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Perhaps you find yourself designing a brand new landscape for your Florida home, or perhaps you are simply ready to spice up your existing landscape. Either way, you are wondering if the popular plant yucca grows in Florida and whether or not it is native. In this post, we gather up-to-date research to answer your question.
Yucca plants grow very well in Florida. In fact, three species of yucca are native to Florida. They are the mound Spanish dagger, Spanish bayonet, and Adam’s needle yuccas. This makes yucca an attractive and easy-to-care-for addition to most home landscapes.
Keep reading the rest of this post for details on the three species of yucca native to Florida. These details include cultivation advice, expected growing pattern, and preferred habitat. In addition, we answer several other questions that will help with your yucca cultivation goals.
Native Floridian Yucca
While many species of yucca grow well in Florida, the native species of yucca offer a wide range of shapes to fit most landscaping needs. Generally, yuccas have very spikey leaves and edible flowers arranged on a long stem. Interestingly, the sharp nature of yucca leaves is well captured in the common names of Florida's native yucca.
All three of the native species of yucca are drought and disease-tolerant, making them easy additions to any yard. Further, cultivating any of these three species is a great way to help indigenous plants thrive and to provide habitat for native butterflies. For reference, Florida ranges from USDA Plant Hardiness Zone 8 through 10. Read the following sub-sections to learn more about each of these three yucca species.
To help your native yucca grow bigger and faster, consider a fertilizer. Read this article for a great collection of advice on yucca fertilizer, "5 Of The Best Fertilizers For A Yucca Plant." Sometimes, even a yucca that you think you are caring for well will not flower. Read this great article to learn how to fix that issue, "Yucca Not Flowering – What To Do?"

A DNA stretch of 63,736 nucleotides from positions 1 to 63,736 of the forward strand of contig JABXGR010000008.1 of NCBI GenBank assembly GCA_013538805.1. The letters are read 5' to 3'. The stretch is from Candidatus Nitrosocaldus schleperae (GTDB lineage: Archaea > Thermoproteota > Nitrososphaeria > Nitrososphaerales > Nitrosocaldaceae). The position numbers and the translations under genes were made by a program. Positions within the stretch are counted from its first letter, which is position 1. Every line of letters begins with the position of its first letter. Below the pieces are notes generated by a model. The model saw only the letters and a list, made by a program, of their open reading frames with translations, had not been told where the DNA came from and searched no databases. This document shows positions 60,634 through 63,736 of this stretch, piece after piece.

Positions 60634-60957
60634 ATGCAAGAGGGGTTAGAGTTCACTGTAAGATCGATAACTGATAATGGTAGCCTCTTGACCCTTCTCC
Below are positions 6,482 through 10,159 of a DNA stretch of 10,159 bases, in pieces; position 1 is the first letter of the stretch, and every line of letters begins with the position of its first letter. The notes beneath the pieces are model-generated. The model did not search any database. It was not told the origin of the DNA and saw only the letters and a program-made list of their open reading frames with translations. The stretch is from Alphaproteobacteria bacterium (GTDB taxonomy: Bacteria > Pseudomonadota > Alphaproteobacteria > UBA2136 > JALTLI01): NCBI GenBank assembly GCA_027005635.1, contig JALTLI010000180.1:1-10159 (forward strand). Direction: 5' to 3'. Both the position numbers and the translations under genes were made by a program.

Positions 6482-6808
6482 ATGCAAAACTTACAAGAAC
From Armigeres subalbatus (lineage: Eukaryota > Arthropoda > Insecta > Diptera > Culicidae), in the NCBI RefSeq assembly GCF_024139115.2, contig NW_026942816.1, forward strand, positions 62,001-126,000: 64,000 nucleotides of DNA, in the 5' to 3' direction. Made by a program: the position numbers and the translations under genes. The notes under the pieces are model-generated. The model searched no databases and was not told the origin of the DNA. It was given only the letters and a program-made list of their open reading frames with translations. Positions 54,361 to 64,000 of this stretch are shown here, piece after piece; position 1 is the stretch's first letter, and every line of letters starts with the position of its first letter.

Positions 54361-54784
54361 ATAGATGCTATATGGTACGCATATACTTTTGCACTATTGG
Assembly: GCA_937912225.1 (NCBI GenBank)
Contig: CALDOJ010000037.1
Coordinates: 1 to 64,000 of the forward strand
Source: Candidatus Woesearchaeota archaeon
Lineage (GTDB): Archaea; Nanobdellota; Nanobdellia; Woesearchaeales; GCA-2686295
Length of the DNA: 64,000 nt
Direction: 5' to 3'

Mount Spanish Dagger
Mount Spanish dagger is also known as mound lily yucca; the scientific name is Y. gloriosa. This yucca species is hardy in zones 6 through 11. Mound lily is unique for its drooping leaves that are not as sharp and dangerous as the other native Florida yuccas. The flowers of mount Spanish dagger are purple and white and bloom in the hot summer months.
This species grows on the slower end of yucca and prefers full sun. However, it is reported to tolerate partial shade as well. Generally, mount Spanish dagger reaches a height of six to eight feet tall and takes up four to eight feet in diameter.
Spanish bayonet is also known as Spanish dagger; the scientific name is Y. aloifolia. This species is unique as it can reach a height of 20 feet tall. Further, the wide crown of leaves even provides some shade. Take care, the leaves of this plant are very sharp. Sometimes, gardeners will even trim off the terminal point for safety's sake.
Spanish bayonet is tolerant in zones 6 through 11 but does require a lot of growing space and air movement. Further, this plant does not do well if irrigated but does tolerate full-sun to full-shade and even very salty air. The large spikey nature of this yucca makes it a favored plant for buffer screens.
The final species of native Floridian yucca is Adam's needle or Y. filamentosa. This species of yucca has no main stem but still has leaves that can grow up to three feet tall. In contrast to the other two species of Florida yucca, Adam's needle is hardy from zones 7b through 10.